For many of us, watching the U.S. Olympics evokes reverence and admiration beyond words, as top athletes across the world perform against each other with unmatched vigor and stamina. We watch in awe as athletes perform on the global stage with grace, grit, and near perfection. What we do not see is the immense amount of work and dedication that goes into mastering each technique and maneuver with precision, repeatedly, with every inch counting. The few short minutes we witness provide a narrow view into the mountain of challenges Olympians face and are required to overcome every day. They train a lifetime to perform for a single moment and they only get seconds on the clock to prove their greatness.
In my previous role at a national university, I had the pleasure to oversee and execute a five-year strategic partnership with the U.S. Olympic Committee, which provided opportunities for education to 350 American athletes. As part of that journey, I had the honor of working side-by-side with Olympians, helping them begin or finish their education while they masterfully trained in their sport.
During this time, I witnessed every type of athlete, many of whom were young women and mothers with families, balance their personal lives with the desire to do whatever it took physically, mentally, and emotionally to win a medal.
My proximity to these women athletes helped me learn so much about perseverance and hard work. I learned the true meaning of dedication and sacrifice. These Olympians, whether they knew it or not, were giving me a real-life case study and lesson about leadership, first-hand.
I had the honor of being present at three U.S. Olympic Games where I watched in wonder as female Olympians walked to the stage to accept an Olympic medal they had trained for their whole lives. Later, I watched many of these same women achieve yet another goal by walking across the stage and becoming college graduates. Their hard work and dedication to achieving their goals were unrivaled.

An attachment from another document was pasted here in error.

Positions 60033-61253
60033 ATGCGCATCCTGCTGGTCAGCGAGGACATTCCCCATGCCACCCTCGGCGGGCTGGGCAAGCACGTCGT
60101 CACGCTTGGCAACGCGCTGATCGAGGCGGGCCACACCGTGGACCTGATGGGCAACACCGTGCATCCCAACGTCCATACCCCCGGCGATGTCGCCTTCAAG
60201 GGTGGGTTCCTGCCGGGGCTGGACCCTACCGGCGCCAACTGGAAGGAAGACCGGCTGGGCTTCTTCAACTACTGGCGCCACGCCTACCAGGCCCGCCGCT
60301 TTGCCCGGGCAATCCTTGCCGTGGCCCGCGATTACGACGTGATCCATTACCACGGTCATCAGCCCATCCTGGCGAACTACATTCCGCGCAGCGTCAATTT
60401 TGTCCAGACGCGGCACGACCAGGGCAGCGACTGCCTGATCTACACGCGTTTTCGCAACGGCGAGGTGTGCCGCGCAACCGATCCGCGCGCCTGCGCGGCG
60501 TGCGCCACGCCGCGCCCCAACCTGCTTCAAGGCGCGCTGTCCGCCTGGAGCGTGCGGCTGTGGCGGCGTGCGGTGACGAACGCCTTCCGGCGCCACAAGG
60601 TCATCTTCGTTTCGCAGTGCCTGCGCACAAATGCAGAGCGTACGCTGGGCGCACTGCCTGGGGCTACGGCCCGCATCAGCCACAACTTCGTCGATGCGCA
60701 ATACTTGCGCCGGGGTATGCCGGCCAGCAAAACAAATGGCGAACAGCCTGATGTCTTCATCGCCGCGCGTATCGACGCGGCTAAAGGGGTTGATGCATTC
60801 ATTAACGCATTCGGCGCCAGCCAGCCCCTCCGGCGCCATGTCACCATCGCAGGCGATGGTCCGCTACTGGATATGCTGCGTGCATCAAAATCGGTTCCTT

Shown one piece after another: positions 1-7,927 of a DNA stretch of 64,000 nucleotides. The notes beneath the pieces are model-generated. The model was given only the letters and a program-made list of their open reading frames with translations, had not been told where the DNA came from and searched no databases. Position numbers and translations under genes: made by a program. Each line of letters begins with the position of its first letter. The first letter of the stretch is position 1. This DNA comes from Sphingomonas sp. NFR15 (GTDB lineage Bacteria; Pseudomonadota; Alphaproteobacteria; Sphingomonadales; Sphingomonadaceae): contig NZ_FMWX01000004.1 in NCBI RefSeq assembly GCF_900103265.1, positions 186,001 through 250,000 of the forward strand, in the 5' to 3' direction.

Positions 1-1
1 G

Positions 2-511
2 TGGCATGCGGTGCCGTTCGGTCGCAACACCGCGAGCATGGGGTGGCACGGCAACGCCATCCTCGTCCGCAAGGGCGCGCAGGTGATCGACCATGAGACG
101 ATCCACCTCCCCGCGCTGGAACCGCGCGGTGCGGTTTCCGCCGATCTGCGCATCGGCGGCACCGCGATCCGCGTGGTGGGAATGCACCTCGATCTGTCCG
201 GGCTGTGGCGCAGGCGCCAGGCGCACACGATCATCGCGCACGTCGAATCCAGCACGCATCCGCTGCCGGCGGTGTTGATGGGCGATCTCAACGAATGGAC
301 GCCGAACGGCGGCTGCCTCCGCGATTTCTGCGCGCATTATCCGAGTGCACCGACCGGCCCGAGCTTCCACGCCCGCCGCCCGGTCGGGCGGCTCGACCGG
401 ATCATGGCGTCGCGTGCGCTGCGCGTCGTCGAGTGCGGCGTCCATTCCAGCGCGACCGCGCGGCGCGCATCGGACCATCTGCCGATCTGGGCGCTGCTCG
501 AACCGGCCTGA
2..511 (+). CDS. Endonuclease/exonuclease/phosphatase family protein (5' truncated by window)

At the U.S. Olympic Games, there is a ceremony held at USA House following a medal ceremony called The Order of Ikkos. It is the opportunity for the athlete to honor a coach or mentor who has helped them get to the podium. The coach receives a medallion in a public ceremony in USA House. It is often a moving and emotional moment for everyone. These ceremonies were some of my favorite memories from the Games. To watch an athlete, recognize the village around them is a powerful moment. To hear and see a world-class athlete understand that it took more than just their own talent and abilities is powerful.
My recommendation to all women is related to what the female Olympians taught me about what it takes to rise to a champion moment. In the Olympics, it takes a good coach to get to the podium. It takes a strong network of family and friends to support you and love you through difficulties. Life and leadership are no different. As women, it is important to find a good coach. Find someone to mentor you. Find someone you admire, who inspires you to be better, and keeps you humble. Someone who tells you when you are on the wrong path. Someone who keeps you grounded. In leadership, it is also important to know your own strengths and weaknesses. Admit the areas where you are weak and build your village accordingly. Hire people who are strong where you are weak. Learn from them. Don’t be intimated by them.
Most of all, these Olympians taught me to take risks. You cannot really reach your goals by staying comfortable. You have to take risks. You must get out of your comfort zone to get to the next level. When you take risks, you can fly higher than you ever thought possible. Simone Biles, Olympic Gold Medalist once said, “I’d rather regret the risks that didn’t work out than the chances I didn’t take at all.” Another quote that I live by is, “You have to believe in yourself when no one else does, that makes you a winner right there.” - Venus Williams, American professional tennis player.